The Affordable Care Act expands health coverage to millions of uninsured Americans and creates minimum requirements of what insurance plans must cover. And enforcing the basic standards is causing the end of limited-benefit plans that capped benefits and don’t meet ACA guidelines, leaving consumers with better health care options. But according to the Wall Street Journal, this is leading a few colleges to drop their low quality, low cost student insurance plans in isolated cases because those types of plans are being phased out by the more comprehensive standards:
The new rules are likely to affect a broad swath of American colleges, particularly small ones. Some 60% of schools’ plans had coverage of $50,000 or less for specific conditions, and almost all of the rest had some sort of payout caps that they will have to do away with by 2014, the [Government Accountability Office] study found.
The Obama administration argues that the most-limited-benefit plans colleges previously offered hardly counted as coverage at all.
“Given today’s health system,” the plans “wouldn’t represent a good value,” said Michael Hash, director of the Office of Health Reform at the Department of Health and Human Services. Plans with caps starting at $5,000 or $10,000 “would likely not begin to cover the first day in the hospital,” he said.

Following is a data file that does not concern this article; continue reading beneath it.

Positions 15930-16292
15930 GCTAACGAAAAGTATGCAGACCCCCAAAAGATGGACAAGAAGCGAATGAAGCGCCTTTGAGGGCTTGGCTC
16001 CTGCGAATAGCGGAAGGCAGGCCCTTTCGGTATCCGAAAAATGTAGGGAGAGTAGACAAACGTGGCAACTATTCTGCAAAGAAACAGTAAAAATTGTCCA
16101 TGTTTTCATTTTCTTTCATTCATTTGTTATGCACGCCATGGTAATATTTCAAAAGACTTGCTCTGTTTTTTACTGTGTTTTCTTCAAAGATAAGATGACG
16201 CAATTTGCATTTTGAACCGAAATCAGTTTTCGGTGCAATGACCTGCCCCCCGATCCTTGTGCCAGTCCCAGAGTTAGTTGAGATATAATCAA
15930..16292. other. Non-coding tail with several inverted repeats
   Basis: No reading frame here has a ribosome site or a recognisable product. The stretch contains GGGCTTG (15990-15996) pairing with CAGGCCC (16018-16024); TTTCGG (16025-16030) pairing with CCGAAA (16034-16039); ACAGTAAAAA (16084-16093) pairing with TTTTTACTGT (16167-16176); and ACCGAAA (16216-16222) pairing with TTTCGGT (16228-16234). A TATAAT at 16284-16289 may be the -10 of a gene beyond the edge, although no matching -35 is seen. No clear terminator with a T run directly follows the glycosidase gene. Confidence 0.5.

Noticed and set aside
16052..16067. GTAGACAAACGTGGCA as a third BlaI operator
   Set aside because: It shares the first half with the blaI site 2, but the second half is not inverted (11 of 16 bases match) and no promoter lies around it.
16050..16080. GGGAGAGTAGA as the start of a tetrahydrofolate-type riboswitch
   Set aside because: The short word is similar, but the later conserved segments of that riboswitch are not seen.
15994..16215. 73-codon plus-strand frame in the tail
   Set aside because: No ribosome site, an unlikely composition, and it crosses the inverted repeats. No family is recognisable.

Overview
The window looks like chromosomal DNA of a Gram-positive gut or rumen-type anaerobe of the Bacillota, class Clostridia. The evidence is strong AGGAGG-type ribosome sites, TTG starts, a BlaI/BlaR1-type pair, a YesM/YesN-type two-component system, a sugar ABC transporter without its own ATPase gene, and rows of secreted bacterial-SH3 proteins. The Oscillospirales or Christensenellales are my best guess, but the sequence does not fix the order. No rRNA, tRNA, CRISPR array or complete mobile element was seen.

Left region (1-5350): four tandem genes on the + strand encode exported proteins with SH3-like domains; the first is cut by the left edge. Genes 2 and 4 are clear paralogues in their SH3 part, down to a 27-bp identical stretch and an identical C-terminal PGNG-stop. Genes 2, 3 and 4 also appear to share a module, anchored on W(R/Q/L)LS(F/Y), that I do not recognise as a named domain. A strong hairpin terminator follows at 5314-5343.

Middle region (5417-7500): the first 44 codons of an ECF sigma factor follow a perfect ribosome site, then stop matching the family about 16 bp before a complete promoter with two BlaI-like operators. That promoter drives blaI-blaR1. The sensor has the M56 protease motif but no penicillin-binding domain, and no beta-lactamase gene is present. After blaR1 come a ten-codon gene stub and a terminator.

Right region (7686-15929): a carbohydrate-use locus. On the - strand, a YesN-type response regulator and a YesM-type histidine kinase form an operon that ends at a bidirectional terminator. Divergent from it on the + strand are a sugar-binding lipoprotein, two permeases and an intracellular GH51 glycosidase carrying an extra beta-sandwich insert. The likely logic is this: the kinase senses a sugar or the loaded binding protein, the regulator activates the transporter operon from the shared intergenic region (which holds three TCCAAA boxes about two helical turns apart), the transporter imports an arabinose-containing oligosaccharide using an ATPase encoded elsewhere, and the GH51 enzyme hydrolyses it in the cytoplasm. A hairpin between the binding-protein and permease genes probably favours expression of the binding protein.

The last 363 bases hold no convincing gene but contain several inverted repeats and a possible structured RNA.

About 600,000 students — 7 percent of 18 to 23-year-olds in college — bought insurance through their school’s plans, according to the GAO. Some of these schools require students to have insurance, but the plans some schools offer are mini-med plans that provide almost no protection when students actually get sick or injured. Upping the standards may lead a few schools, like Bethany College in Kansas, to drop student plans, but it will lead to much better coverage for more students.
And dropping coverage or face rising costs is not the only option for colleges that offer student health insurance plans. In Massachusetts, for example, colleges regularly imposed a range of benefits at varying costs for student plans before 2009. To address the problem, a number of schools joined together to buy coverage collectively for 12,000 students without dramatically increasing premiums.
The example in Massachusetts shows that colleges have more options that increasing their prices or dumping coverage. That way, students can still have access to insurance through their schools, but they will be guaranteed it’s better coverage because of the health care reform law’s regulations.